Savant Issue 1
Jim Alexander, Will Pickering, Fin Cramb.
Savant is the home planet for Lode, currently many light years from home, on walkabout, a chronicler of war-zones, a collector of memories of the dying.
Lode comes from Savant, “planet of light”, the world at the centre of the universe, a world of information, gathered by their adolescents who leave their world to go walkabout, collecting experiences from around the galaxy, always returning to add to the vast Towers Of Knowledge that dominate the Savant skyline.
But Lode is slightly different, special even amongst a race known throughout the galaxy, she’s the chronicler of the dying, deliberately seeking out those souls on the edge of life, uploading their experiences, taking them inside herself. It’s a calling, a strange calling perhaps, but she’s damn good at what she does.
Her wanderings take her to the warring planet of Hubris, where she finds herself recruited by the local government civil service (more guns and armour than pens and forms but still wearing the ties – nice touch) to hunt down a war criminal.
Trigo, ex-civil servant, nasty piece of work, memories extracted when he was captured the first time, he’s now free, and very, very unstable. There are very few of the civil servants, and an army behind Trigo. Frankly the outlook isn’t good.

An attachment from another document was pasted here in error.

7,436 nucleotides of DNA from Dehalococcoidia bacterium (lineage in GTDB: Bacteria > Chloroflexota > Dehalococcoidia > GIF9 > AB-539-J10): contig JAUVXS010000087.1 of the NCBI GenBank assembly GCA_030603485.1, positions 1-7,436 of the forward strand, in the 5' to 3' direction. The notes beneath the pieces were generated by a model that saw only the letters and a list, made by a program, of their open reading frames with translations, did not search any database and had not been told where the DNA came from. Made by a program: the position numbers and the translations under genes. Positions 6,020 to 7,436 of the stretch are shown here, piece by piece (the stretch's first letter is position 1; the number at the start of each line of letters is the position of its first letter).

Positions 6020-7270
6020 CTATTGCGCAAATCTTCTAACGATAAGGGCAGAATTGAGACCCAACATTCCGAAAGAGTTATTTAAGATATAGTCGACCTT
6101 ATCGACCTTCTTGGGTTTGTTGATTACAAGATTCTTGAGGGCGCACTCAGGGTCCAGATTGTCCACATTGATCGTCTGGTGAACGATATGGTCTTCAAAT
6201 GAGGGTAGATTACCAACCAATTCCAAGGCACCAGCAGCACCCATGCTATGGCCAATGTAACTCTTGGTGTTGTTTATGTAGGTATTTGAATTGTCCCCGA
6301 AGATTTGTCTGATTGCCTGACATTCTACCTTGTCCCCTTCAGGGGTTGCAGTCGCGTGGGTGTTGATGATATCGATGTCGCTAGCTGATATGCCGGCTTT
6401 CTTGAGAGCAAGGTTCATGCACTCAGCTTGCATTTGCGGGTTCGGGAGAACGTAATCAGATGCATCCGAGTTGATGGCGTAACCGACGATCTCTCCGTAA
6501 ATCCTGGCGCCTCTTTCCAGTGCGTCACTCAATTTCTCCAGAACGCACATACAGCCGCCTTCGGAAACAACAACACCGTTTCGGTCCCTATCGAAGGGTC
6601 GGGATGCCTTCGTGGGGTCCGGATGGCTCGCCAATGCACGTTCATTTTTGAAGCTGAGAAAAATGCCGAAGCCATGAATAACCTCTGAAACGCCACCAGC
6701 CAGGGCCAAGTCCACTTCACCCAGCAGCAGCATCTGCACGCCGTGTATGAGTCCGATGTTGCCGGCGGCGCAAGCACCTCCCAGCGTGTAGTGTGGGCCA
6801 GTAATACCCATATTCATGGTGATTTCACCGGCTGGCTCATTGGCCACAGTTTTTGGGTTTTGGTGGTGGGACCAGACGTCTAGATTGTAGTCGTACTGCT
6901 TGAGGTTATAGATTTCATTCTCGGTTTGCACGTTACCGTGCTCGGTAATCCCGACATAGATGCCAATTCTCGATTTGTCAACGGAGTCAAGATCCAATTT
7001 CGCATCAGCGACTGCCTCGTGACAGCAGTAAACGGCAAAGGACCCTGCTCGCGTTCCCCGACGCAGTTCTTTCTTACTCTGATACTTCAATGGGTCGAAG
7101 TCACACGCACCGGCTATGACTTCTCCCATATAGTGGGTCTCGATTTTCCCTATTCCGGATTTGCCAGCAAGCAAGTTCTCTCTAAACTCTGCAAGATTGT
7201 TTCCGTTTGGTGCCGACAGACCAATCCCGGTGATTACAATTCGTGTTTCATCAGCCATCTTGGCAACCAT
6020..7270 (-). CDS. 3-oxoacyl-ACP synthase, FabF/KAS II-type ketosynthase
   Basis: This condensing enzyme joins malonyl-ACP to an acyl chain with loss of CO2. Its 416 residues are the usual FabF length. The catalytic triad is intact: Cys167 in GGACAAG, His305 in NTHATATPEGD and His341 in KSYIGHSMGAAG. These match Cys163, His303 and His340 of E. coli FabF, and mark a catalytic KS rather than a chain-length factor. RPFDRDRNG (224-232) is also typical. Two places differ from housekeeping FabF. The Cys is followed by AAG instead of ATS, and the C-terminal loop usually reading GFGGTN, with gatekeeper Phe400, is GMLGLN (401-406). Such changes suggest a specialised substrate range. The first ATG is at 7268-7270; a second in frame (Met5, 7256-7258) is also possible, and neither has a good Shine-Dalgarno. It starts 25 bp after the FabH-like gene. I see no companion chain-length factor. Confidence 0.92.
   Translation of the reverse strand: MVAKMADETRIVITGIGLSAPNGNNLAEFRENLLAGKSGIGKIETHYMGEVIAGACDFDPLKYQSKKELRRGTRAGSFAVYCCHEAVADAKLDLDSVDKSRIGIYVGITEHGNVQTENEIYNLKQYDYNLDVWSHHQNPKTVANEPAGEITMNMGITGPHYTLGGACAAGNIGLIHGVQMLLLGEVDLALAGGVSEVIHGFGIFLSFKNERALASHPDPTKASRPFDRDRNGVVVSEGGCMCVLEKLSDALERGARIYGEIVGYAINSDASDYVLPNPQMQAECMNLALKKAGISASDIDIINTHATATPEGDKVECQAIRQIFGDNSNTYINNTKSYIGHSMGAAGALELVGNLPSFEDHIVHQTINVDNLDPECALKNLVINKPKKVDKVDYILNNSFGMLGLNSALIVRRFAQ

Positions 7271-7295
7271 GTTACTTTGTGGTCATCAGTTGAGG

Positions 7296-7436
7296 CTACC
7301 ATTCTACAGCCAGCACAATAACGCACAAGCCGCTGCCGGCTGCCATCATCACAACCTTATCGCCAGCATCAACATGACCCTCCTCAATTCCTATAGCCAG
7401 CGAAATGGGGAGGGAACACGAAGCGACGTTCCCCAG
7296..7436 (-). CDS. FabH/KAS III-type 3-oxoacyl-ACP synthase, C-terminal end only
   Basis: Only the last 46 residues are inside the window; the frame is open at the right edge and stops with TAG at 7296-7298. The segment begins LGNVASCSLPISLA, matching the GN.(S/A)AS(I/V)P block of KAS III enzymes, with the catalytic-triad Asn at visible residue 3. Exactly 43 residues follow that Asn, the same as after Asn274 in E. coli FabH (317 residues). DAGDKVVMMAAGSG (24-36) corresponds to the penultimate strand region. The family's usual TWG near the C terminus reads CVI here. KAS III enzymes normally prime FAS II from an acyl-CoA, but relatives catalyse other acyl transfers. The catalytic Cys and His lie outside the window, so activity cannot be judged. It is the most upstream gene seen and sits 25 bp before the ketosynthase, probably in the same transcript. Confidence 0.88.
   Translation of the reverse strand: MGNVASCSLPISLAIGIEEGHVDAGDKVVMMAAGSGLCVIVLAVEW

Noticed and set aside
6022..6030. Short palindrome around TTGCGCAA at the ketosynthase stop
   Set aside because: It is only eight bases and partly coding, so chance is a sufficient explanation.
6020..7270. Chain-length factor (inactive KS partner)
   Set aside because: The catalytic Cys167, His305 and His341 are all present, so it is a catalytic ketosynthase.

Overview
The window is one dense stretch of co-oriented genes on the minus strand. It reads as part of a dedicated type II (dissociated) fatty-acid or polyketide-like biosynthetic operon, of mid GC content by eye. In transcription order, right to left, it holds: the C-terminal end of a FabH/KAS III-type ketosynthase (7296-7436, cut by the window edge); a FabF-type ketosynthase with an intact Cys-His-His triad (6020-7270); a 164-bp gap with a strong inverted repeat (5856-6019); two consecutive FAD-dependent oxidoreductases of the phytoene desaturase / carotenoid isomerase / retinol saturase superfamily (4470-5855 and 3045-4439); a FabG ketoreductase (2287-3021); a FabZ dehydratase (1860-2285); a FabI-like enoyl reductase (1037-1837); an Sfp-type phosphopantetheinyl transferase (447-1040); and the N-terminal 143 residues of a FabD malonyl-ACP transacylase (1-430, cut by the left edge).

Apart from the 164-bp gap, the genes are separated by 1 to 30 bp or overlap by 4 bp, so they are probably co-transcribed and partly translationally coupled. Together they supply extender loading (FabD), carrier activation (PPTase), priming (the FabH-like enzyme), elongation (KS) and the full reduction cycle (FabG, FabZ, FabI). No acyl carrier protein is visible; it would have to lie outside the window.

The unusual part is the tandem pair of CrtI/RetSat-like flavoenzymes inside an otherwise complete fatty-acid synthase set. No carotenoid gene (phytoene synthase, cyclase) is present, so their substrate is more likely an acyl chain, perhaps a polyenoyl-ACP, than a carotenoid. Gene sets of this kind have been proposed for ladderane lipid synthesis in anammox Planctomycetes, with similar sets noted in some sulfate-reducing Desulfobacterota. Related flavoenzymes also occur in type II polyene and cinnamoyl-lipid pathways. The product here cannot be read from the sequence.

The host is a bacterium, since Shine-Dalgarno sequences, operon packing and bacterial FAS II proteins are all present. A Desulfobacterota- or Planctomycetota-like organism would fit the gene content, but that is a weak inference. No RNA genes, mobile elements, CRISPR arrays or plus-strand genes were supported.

Although this is very much a setting the scene sort of issue, it’s got a couple of very important things going for it; firstly the whole tone of it works, and there’s a lot of really interesting ideas being thrown around in this first issue, all done in a style that makes it read far longer than the 24-pages would have you believe.
The very idea of the Savant people, doing the equivalent of an Australian twenty something’s walkabout visiting Europe, that was nice, as was the sleep pustule idea you see earlier up this page. In fact, the whole concept works for me, a very Euro style sci-fi, epic, careful, controlled, there wont be that many Star Wars style laser battles here, and those that do appear are short, decisive, and deadly. It actually feels somewhere in between the calm, measured Euro sci-fi of Leo and something more 2000AD based.
Alexander is careful to never rush this, everything is precisely paced, carefully laid out, backstory delivered easily and intriguingly, Lode is fascinating, with hints that there’s a lost little girl in there somewhere collecting the dead to bring her some comfort. It’s a really enjoyable beginning.
At its very best Will Pickering’s art has a touch of the Bryan Talbot about it, never a bad thing, and it’s much cleaner look than his previous graphic novel Burke & Hare. It looks really polished, clean sci-fi, really nice, and kudos to colourist Fin Cramb for having a big part to play in that. But too often, especially in the latter stages, it breaks down a little, clean becomes static, and the whole thing loses some of its appeal.
All in all though, a fine start to the series, interesting ideas, well executed. You can get hold of your copy by contacting firstname.lastname@example.org for details.